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22_nuclear - UCSD Physics 10 Nuclear Energy Fission Fusion...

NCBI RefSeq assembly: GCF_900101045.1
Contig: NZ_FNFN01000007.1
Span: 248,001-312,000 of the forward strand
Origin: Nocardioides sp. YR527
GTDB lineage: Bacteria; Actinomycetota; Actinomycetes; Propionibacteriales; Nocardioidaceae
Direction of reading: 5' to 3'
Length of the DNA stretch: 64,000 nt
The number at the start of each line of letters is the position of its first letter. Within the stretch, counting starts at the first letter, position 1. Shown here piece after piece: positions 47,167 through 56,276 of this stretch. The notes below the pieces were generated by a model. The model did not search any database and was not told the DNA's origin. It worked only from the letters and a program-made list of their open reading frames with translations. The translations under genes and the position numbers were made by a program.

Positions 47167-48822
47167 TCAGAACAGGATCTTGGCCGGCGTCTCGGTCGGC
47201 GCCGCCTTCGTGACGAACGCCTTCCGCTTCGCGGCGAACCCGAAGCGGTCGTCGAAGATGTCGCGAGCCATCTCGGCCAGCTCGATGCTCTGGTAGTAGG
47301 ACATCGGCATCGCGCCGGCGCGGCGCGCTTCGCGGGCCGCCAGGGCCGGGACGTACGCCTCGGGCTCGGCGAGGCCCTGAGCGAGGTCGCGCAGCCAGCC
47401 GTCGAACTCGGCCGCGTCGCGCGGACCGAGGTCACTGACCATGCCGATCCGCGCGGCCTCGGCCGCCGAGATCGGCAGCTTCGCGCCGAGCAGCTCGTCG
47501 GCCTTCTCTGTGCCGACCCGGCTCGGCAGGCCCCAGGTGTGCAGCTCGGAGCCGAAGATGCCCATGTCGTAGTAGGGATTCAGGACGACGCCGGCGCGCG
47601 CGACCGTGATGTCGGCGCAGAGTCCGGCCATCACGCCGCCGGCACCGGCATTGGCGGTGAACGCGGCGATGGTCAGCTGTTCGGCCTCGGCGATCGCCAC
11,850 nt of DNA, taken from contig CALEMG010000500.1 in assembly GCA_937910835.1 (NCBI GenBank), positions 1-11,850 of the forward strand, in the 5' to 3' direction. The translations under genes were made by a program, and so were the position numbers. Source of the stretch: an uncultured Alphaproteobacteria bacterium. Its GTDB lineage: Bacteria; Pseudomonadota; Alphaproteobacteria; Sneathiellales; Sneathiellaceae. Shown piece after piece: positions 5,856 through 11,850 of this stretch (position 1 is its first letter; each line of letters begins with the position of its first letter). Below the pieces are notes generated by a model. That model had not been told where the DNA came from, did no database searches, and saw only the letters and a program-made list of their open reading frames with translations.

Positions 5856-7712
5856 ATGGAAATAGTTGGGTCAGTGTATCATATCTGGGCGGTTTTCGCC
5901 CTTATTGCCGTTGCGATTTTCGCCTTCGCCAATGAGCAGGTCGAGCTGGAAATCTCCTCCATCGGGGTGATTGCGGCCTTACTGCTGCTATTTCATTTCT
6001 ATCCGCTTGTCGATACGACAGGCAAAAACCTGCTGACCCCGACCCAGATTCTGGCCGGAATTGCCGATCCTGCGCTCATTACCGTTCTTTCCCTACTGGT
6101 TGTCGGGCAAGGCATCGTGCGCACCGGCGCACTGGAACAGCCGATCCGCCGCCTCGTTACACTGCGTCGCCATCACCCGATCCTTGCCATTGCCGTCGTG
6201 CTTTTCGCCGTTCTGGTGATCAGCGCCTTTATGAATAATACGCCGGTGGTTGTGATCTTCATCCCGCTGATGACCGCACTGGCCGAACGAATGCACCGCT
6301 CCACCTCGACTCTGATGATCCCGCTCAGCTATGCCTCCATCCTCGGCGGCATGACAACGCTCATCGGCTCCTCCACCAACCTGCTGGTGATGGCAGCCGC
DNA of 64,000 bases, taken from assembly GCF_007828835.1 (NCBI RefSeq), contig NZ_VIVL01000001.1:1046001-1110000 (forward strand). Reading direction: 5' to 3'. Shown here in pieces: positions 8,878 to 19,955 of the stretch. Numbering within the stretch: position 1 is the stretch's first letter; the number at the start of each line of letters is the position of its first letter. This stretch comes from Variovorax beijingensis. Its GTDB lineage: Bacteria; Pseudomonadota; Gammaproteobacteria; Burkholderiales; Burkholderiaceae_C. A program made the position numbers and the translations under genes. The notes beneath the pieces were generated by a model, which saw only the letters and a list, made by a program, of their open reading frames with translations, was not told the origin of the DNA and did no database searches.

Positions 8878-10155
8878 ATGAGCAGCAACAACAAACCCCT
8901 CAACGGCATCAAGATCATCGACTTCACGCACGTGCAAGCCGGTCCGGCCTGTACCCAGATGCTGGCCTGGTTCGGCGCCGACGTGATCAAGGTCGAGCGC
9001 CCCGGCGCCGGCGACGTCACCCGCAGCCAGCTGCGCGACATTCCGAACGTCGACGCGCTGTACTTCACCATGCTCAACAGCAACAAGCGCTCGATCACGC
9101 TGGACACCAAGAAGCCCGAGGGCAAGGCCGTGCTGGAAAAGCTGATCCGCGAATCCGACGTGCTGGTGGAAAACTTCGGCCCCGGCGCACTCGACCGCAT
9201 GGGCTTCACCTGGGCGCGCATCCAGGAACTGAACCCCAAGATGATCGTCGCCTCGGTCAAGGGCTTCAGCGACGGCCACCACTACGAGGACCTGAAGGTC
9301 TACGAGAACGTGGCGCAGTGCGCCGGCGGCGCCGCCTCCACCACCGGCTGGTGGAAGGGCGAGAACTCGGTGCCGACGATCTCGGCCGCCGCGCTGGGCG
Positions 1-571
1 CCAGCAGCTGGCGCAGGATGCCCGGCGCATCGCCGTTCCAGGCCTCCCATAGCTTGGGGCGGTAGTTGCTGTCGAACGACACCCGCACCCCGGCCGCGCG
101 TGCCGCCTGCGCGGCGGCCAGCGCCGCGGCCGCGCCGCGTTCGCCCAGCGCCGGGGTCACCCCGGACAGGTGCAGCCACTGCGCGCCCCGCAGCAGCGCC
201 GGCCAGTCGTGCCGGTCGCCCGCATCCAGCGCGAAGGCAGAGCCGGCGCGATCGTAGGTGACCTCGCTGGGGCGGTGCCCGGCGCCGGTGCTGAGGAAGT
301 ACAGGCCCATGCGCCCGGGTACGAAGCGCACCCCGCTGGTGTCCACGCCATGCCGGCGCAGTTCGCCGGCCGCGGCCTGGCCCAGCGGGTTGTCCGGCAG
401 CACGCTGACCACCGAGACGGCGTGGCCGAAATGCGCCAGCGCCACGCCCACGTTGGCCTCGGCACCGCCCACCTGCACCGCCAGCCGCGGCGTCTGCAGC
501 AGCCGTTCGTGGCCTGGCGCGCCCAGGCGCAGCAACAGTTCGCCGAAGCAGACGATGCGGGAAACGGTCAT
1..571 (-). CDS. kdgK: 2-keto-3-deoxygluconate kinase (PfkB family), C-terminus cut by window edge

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Unformatted text preview: UCSD Physics 10 Nuclear Energy Fission, Fusion, the Sun's Energy UCSD Physics 10 What's in a Nucleus The nucleus of an atom is made up of protons and neutrons each is about 2000 times the mass of the electron, and thus constitutes the vast majority of the mass of a neutral atom (equal number of protons and electrons) proton has positive charge; mass = 1.007276 a.m.u. neutron has no charge; mass = 1.008665 a.m.u. proton by itself (hydrogen nucleus) will last forever neutron by itself will "decay" with a half-life of 10.4 min size of nucleus is about 0.00001 times size of atom atom is then mostly empty space UCSD Physics 10 What holds it together? If like charges repel, and the nucleus is full of protons (positive charges), why doesn't it fly apart? repulsion is from electromagnetic force at close scales, another force takes over: the strong nuclear force The strong force operates between quarks: the building blocks of both protons and neutrons it's a short-range force only: confined to nuclear sizes this binding overpowers the charge repulsion UCSD Physics 10 What's the deal with neutrons decaying?! A neutron, which is heavier than a proton, can (and will!) decide to switch to the lower-energy state of the proton Charge is conserved, so produces an electron too and an anti-neutrino, a chargeless, nearly massless cousin to the electron proton Poof! neutron neutrino electron UCSD Physics 10 Insight from the decaying neutron Another force, called the weak nuclear force, mediates these "flavor" changes referred to as beta decay Does this mean the neutron is made from an electron and proton? No. But it will do you little harm to think of it this way Mass-energy conservation: Mass of neutron is 1.008665 a.m.u. Mass of proton plus electron is 1.007276 + 0.000548 = 1.007824 difference is 0.000841 a.m.u. in kg: 1.4 10-30 kg = 1.26 10-13 J = 0.783 MeV via E = mc2 1 a.m.u. = 1.6605 10-27 kg 1 eV = 1.602 10-19 J excess energy goes into kinetic energy of particles UCSD Physics 10 Counting particles A nucleus has a definite number of protons (Z), a definite number of neutrons (N), and a definite total number of nucleons: A = Z + N example, the most common isotope of carbon has 6 protons and 6 neutrons (denoted 12C; 98.9% abundance) Z = 6; N = 6; A = 12 another stable isotope of carbon has 6 protons and 7 neutrons (denoted 13C; 1.1% abundance) Z = 6; N = 7; A = 13 an unstable isotope of carbon has 6 protons and 8 neutrons (denoted 14C; half-life is 5730 years) decays via beta decay to 14N Isotopes of an element have same Z, differing N Q UCSD Physics 10 Fission of Uranium Barium and Krypton represent just one of many potential outcomes Resulting mass products add up to 99.9% of the mass that went in UCSD Physics 10 Fission There are only three known nuclides (arrangements of protons and neutrons) that undergo fission when introduced to a slow (thermal) neutron: U: 235 U: 239 Pu: 233 hardly used (hard to get/make) primary fuel for reactors popular in bombs Others may split if smacked hard enough by a neutron (or other energetic particle) UCSD Physics 10 How much more fissile is 235U than 238U? Bottom line: at thermal energies (arrow), 235U is 1000 times more likely to undergo fission than 238U even when smacked hard UCSD Physics 10 Uranium isotopes and others of interest Isotope 233 234 235 236 237 238 239 232 Abundance (%) 0 0.0055 0.720 0 0 99.2745 no natural Pu 100 half-life 159 kyr 246 kyr 704 Myr 23 Myr 6.8 days 4.47 Gyr 24 kyr 14 Gyr decays by: U U U U U U Pu Th UCSD Physics 10 The Uranium Story No isotope of uranium is perfectly stable: U has a half-life of 704 million years 238 U has a half-life of 4.5 billion years (age of earth) 235 No heavy elements were made in the Big Bang (just H, He, Li, and a tiny bit of Be) Stars only make elements as heavy as iron (Fe) through natural thermonuclear fusion Heavier elements made in catastrophic supernovae massive stars that explode after they're spent on fusion 235 U and 238U initially had similar abundance UCSD Physics 10 Uranium decay The natural abundance of uranium today suggests that it was created about 6 billion years ago assumes 235U and 238U originally equally abundant Now have 39.8% of original 238U and 0.29% of original 235 U works out to 0.72% 235U abundance today Plutonium-239 half-life is too short (24,000 yr) to have any naturally available Thorium-232 is very long-lived, and holds primary responsibility for geothermal heat UCSD Physics 10 Why uranium? Why mess with "rare-earth" materials? Why not force lighter, more abundant nuclei to split? though only three "slow-neutron" fissile nuclei are known, what about this "smacking" business? Turns out, you would actually loose energy in splitting lighter nuclei Iron is about the most tightly bound of the nuclides and it's the release of binding energy that we harvest so we want to drive toward iron to get the most out 2 Q UCSD Physics 10 Binding energy per nucleon Iron (Fe) is at the peak On the heavy side of iron, fission delivers energy On the lighter side of iron, fusion delivers energy This is why normal stars stop fusion after iron Huge energy step to be gained in going from hydrogen (H) to helium-4 via fusion UCSD Physics 10 Fusion: The big nuclear hope Rather than rip nuclei apart, how about putting them together? alpha (4He) tritium Iron is most tightly bound nucleus Can take loosely bound light nuclei and build them into more tightly bound nuclei, releasing energy Huge gain in energy going from protons (1H) to helium (4He). It's how our sun gets its energy Much higher energy content than fission dueterium proton UCSD Physics 10 Thermonuclear fusion in the sun Sun is 16 million degrees Celsius in center Enough energy to ram protons together (despite mutual repulsion) and make deuterium, then helium Reaction per mole ~20 million times more energetic than chemical reactions, in general 4 protons: mass = 4.029 He nucleus: mass = 4.0015 4 2 neutrinos, photons (light) UCSD Physics 10 E=mc2 balance sheets Helium nucleus is lighter than the four protons! Mass difference is 4.029 4.0015 = 0.0276 a.m.u. 0.7% of mass disappears, transforming to energy 1 a.m.u. (atomic mass unit) is 1.6605 10-27 kg difference of 4.58 10-29 kg multiply by c2 to get 4.12 10-12 J 1 mole (6.022 1023 particles) of protons 2.5 1012 J typical chemical reactions are 100200 kJ/mole nuclear fusion is ~20 million times more potent stuff! works out to 150 million Calories per gram compare to 16 million Cal/g uranium, 10 Cal/g gasoline UCSD Physics 10 Artificial fusion 16 million degrees in sun's center is just enough to keep the process going but sun is huge, so it seems prodigious In laboratory, need higher temperatures still to get worthwhile rate of fusion events like 100 million degrees Bottleneck in process is the reaction: 1 H + 1H 2H + e+ + (or proton-proton deuteron) Better off starting with deuterium plus tritium 2H and 3H, sometimes called 2D and 3T Then: 2 H + 3H 4He + n + 17.6 MeV (leads to 81 MCal/g) UCSD Physics 10 Deuterium everywhere Natural hydrogen is 0.0115% deuterium Lots of hydrogen in sea water (H2O) Total U.S. energy budget (100 QBtu = 1020 J per year) covered by sea water contained in cubic volume 170 meters on a side corresponds to 0.15 cubic meters per second about 1,000 showers at two gallons per minute each about one-millionth of rainfall amount on U.S. 4 gallons per person per year!!! UCSD Physics 10 Tritium nowhere Tritium is unstable, with half-life of 12.32 years thus none naturally available Can make it by bombarding 6Li with neutrons extra n in D-T reaction can be used for this, if reaction core is surrounded by "lithium blanket" Lithium on land in U.S. would limit D-T to a hundred years or so maybe a few thousand if we get lithium from ocean D-D reaction requires higher temperature, but could be sustained for many millennia UCSD Physics 10 Nasty by-products? Practically none: not like radioactive fission products Building stable nuclei (like 4He) maybe our voices would be higher... Tritium is the only radioactive substance energy is low, half-life short: not much worry here Extra neutrons can tag onto local metal nuclei (in surrounding structure) and become radioactive but this is a small effect, especially compared to fission UCSD Physics 10 Why don't we embrace fusion, then? Believe me, we would if we could It's a huge technological challenge, always 50 years from fruition must confine plasma at 50 million degrees!!! all the while providing fuel flow, heat extraction, tritium supply, etc. hurdles in plasma dynamics: turbulence, etc. Still pursued, but with decreased enthusiasm, increased skepticism but man, the payoff is huge: clean, unlimited energy UCSD Physics 10 Fusion Successes? Fusion has been accomplished in labs, in big plasma machines called Tokamaks got ~6 MW out of Princeton Tokamak in 1993 but put ~12 MW in to sustain reaction Hydrogen bomb also employs fusion fission bomb (e.g., 239Pu) used to generate extreme temperatures and pressures necessary for fusion LiD (lithium-deuteride) placed in bomb fission neutrons convert lithium to tritium tritium fuses with deuterium Q UCSD Physics 10 References and Assignments References: Physics 12, offered spring quarter Energy: A Guidebook, by Janet Ramage Final Exam Review Sessions Wed 6/11 810 PM Solis 104 (Murphy-led) Thu 6/12 810 PM Solis 104 (Wilson-led) Assignments: Read Chap. 34 pp. 671674; skim rest as needed/interested HW8, due 6/06: 30.E.42, 27.E.10, 27.E.11, 27.E.15, 27.E.20, 27.E.29, 28.E.31, 28.E.33, plus four more required problems posted on website Last Q/O due Friday 6/06 by midnight ...